<div class="row grid cols-3 cols-sm-2 cols-xs-1"> <div> <!-- Content --> </div> <div> <!-- Content --> </div> <div> <!-- Content --> </div> </div>
There really isn't much to this section. Once inside a row or a grid child element, you can put basically any item and it will just work, but Mable offers a bit of extra customization and functionality.
There are four classes to customize the text alignment:
.text-justified. These will apply to any and child elements automatically, not just what the class is applied to. These are also compatible with dynamic screen size selectors:
There are also classes to change the scale of everything:
.tiny: 2/4ths scale
.small: 3/4ths scale
.large: 5/4ths scale
.huge: 6/4ths scale
These are NOT compatible with dynamic screen size selectors as Mable will automatically resize page content based off screen size. These two bits of functionality will NOT interfere with each other.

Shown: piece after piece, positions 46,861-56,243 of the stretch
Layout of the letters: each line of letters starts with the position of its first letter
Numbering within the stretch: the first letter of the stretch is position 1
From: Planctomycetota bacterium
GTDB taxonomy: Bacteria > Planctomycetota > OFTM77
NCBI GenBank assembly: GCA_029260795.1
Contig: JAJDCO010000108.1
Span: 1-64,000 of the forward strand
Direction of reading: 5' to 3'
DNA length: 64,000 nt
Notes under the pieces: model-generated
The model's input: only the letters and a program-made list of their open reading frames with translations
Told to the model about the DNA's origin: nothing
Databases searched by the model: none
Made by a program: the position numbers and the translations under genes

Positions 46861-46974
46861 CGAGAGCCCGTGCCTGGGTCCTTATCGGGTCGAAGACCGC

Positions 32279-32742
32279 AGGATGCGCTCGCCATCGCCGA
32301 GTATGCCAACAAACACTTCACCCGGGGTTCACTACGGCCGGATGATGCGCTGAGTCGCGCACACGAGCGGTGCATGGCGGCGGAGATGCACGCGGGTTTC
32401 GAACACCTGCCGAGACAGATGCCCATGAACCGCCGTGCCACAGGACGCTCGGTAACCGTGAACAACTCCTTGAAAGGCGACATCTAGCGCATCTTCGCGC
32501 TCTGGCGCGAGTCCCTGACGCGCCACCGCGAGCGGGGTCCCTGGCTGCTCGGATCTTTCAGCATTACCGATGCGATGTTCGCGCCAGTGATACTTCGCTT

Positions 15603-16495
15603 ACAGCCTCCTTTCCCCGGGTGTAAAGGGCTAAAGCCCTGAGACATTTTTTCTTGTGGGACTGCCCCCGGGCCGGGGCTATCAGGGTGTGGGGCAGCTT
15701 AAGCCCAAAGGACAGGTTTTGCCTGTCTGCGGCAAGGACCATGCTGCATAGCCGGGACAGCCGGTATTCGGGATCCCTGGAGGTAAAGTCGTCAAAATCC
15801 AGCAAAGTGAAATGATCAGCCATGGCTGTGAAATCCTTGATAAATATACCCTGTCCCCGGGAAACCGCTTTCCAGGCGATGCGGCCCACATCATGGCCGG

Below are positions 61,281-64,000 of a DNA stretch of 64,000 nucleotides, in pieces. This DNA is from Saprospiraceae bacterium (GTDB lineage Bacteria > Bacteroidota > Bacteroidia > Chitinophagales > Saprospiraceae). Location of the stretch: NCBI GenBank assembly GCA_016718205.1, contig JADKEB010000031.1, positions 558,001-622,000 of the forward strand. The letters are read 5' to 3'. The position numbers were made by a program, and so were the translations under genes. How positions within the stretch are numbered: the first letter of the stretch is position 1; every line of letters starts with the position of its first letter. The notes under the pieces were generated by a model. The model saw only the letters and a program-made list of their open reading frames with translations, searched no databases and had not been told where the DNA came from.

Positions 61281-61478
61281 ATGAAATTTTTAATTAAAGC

breadcrumbs class is used for displaying the page path. It basically just switches the font to monospace.
A dropcap can be added by adding the
.dropcapclass to a
<span> element. It is recommended to only include one or a few characters. This will make the text inside the
<span> bigger, and have a height of multiple lines.
.reading class will activate the use of the reading font, usually serif. It is reccomended to apply this to things such as blog posts. This does not affect the title font. The
.monospace class will similarly use the monospace font.
.section-number class is useful for marking the number of a given section in a document, or a chapter number, or something. I use them in this document above the header for each section.